But how will it taste?

One of the downfalls of freezing wine is losing two of the three main notes often looked for when tasting wine. Freezing wine may also result in bottle shock,  a term used to describe wine’s flavors and aromas dissipating. Winemakers take pride in the subtle nuances of their wines, and would hope to avoid bottle shock for their consumers.

A frozen bottle of wine has the potential to thaw and lose flavor or even taste like vinegar depending on the oxidation. Wine is also susceptible to moisture loss, resulting in  freezer burn the longer it is stored. Obviously if you plan to drink the wine before it thaws, you can also count on a very different mouthfeel. 

Other Ways to Chill Wine

There are a handful of other ways to chill a bottle of wine quickly. What is the best way to chill wine? For the serious wine drinker, investing in a proper wine refrigerator is be the best option for storing wine at low temperatures. We know that’s not an option for everyone, so here are 3 ways to quickly chill wine at home:

  1. Ice bucket and salt: use an ice bucket or similar sized container, fill it with ice, water, and salt. Put your wine bottle in the bucket to chill.  If you need that bottle chilled extra fast, spin the bottle in the bucket and it will be nice and cold in 5-10 minutes.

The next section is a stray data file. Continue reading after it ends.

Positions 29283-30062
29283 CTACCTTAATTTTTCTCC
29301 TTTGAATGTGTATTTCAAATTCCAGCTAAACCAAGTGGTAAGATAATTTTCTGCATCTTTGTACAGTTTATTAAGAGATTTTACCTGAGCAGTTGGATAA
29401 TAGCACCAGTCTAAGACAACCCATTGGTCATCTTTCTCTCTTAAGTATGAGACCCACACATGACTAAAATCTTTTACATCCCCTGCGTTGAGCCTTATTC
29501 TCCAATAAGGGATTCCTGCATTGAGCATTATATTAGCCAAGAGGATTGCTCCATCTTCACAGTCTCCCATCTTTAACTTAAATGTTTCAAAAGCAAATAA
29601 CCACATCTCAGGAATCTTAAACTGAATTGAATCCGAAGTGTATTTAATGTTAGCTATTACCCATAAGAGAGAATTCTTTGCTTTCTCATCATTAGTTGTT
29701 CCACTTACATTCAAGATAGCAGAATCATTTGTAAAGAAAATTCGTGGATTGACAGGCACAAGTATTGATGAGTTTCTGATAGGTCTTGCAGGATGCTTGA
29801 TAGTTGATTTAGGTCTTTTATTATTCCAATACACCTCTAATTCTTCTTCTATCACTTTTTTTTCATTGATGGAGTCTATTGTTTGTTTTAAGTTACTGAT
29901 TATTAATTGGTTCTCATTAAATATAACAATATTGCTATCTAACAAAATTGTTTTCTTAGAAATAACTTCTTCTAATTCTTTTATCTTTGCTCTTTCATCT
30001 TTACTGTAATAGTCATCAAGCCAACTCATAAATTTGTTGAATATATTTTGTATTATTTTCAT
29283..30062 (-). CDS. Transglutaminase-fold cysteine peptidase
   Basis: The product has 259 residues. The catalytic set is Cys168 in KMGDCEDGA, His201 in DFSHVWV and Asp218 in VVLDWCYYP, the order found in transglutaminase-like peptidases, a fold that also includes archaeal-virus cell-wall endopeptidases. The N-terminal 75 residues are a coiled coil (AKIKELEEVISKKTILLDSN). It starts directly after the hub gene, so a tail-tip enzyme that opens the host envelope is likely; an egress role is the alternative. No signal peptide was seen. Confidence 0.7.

2. Frozen fruit: freezing grapes to use as ice cubes in a fun way to chill your wine without watering it down.  Don’t feel like you need to stick to grapes, try frozen berries or citrus to add a little extra  flavor to your glass!
  3. Paper Towel Wrap: This method still uses the freezer but it works much faster! Wrap your wine bottle in wet paper towels, making sure to cover it completely and then stick it in the freezer.  Don’t go too far — this method cuts the chill time to just 20 minutes.

What can you do with frozen wine?

If your bottle of wine froze outside in the car overnight or you forgot it in the freezer hoping to chill it faster, don’t worry! There are plenty of uses for frozen wine.  

  • Cocktails & Slushies - Because cocktail and mocktails contain other mixers, the flavor loss of frozen wine is barely noticeable. This makes it a great option for spritzers, frosé, and fruity wine slushies. If you’re being mindful about your drinking, but a frozen drink sounds delicious, try chilling Surely’s Sauvignon Blanc.
  • Wine Cubes: Making wine cubes from leftover or thawed wine reduces waste and allows you to repurpose your wine! Wine can be redistributed into ice cube trays and once frozen, you can add the cubes to recipes in place of cooking wine, or use them to chill your room temperature wine without diluting it.
  • Vinegar: Oxidized wine eventually ends up smelling like vinegar.  In fact, it is only a few small steps from being your next homemade condiment. To make your own red wine or white wine vinegars, thaw frozen wine,  and add a vinegar mother. Vinegar mothers can be bought or grown at home if you’re willing to take a few extra steps.